Showing and Telling?

I had a thought-provoking discussion last night at the private view of my show about just how much information an audience needs in order to appreciate works of art.

It was a particularly pertinent question for this particular show. The work is all about challenging assumptions about identity, and much of the power of the images, I think, comes from looking, thinking, and with awareness that all is not what it seems at first sight, not necessarily knowing who or what they are looking at but knowing it is unlikely to be what they expect it to be. If that’s not too Rumfeldesque a comment.

But inevitably when I am asked about a particular painting, I can give a lot more information about its genesis and development and influences, and this always leads people to want more information about every work hanging.

The current show has no labels next to the works: instead the work is described/titled by reference to a thumbnail image on a separate piece of paper. The description gives enough information to prompt questioning and thinking but doesn’t ‘explain’ or ‘give answers’. A few people wanted much more.

As an artist working in a postmodern world, I am perfectly content to allow my audience to decide what they will about my paintings and to create whatever narrative they wish. There may be particular stories behind individual subject figures, but the imagery which results is symbolic rather than specifically representational of a time and place and actual event. So I find it hard to describe what it all means, and in attempting to provide a definitive guide to the exhibition, I am concerned I will be falling into a trap of asserting certainty about a subject where no such certainty exists. But not everybody inhabits the art world, and I can appreciate a desire from others to want to know more, to want a clearer more certain viewing experience even if it’s not necessarily possible.

What to do? In this case, I have agreed to provide some additional background material, and I think I will do so in the form of a series of short stories. I will not assign a story to each image; rather I will tell a series of stories which lie at the heart of the creation of the works. In this way, the viewer can absorb some of my influences and thinking, but is still unfettered by an obligation to ‘read’ each work in a particular way.

What do others think about this? How much background information do you like when you go to an exhibition?



3 responses to Showing and Telling?

  1. I was part of one of those conversations too. For me, it was enough to know the title of the work which hinted at a contradiction, or raised a question, and then I was inspired to look at it and make up my own mind of the story behind it; and to acknowledge that my own assumption about what I thought the image alone meant, were immediately challenged. I then felt free to make up my own story about it.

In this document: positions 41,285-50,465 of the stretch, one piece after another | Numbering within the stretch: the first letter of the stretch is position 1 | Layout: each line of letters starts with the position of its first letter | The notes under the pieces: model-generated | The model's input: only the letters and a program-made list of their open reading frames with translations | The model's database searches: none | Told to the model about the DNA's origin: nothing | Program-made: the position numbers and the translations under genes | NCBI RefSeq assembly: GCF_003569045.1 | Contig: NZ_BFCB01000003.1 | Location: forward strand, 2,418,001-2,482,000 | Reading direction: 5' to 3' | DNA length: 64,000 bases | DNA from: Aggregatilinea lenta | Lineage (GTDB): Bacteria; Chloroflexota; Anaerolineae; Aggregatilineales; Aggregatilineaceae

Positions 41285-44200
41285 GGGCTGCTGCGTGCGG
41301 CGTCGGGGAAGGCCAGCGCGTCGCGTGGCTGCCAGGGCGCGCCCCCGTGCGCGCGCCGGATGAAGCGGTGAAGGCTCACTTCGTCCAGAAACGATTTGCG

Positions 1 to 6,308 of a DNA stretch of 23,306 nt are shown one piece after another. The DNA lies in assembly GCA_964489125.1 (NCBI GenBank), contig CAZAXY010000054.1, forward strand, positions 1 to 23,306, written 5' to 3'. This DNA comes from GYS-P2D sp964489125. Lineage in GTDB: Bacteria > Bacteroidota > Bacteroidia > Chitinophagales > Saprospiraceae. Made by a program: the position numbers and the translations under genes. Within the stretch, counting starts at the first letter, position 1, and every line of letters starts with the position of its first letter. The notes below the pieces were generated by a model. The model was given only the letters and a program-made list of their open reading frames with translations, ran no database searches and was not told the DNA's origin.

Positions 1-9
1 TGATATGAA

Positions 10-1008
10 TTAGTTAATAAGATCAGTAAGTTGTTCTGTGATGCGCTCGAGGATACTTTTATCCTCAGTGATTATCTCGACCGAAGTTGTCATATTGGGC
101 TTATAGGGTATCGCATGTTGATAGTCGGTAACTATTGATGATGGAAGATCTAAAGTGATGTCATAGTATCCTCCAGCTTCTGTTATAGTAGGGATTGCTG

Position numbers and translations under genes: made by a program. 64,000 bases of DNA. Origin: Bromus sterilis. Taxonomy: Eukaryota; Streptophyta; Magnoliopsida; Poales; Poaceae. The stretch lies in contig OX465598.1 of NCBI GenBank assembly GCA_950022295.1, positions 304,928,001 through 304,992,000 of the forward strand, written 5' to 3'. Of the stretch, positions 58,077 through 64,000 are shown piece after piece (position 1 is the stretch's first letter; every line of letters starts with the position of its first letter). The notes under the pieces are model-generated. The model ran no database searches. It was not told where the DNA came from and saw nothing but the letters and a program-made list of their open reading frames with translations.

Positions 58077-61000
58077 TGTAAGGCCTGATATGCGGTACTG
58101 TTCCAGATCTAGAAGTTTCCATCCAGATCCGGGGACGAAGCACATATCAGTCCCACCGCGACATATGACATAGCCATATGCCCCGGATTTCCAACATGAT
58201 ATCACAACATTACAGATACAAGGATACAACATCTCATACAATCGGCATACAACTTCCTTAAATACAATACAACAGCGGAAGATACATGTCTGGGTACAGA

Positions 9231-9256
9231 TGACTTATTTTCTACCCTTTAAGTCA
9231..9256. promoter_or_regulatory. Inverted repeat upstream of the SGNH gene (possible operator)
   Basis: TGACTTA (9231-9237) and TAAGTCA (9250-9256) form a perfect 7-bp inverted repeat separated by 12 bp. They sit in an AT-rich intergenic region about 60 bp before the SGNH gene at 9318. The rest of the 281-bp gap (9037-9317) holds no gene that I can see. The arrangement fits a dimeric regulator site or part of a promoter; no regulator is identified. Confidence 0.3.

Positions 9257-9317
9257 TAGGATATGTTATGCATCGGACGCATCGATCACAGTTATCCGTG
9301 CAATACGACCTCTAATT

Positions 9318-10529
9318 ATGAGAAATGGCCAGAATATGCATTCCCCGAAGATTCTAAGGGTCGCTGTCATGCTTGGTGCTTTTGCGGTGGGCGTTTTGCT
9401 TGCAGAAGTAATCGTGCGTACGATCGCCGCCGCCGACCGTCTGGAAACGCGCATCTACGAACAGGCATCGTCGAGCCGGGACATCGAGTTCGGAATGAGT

Having said that, the background stories that you told were fascinating, so once everyone had a little taster of those, of course they wanted more.

    Your idea to supplement with short stories is interesting, because you will be challenging those people who want the ‘literal’ background. People who visit without the benefit of your presence won’t have the tantalising opportunity to question you more about it, so will have a very different experience of the work, I think. Which is a whole other debate……

    • gillianholding – Author

      Interesting. I’m reassured to hear that being faced with uncertainty is ok for a non-artist; although maybe your writing experience means you are comfortable with the concept of not-knowing and freedom to allow a personal ‘reading’. Because in essence the show-but-not-tell-mantra is as valid in creative writing as in the visual arts.

      Anyway, I feel comfortable with the story idea as a way around the dilemma.

      And I really appreciate having to think about these considerations as part of my practice. It’s all find and dandy producing work, but the presentation side requires as much care and consideration as the making, I always find.

  2. […] Gillian has, herself, written about discussions on the night of how much of the stories behind the people in the work she wants to tell the viewer.  Opinions differed on the night.  I was happy to simply know the titles which, when applied to the piece, raised immediate questions about its interpretation.  I then felt free to make up my own story. […]

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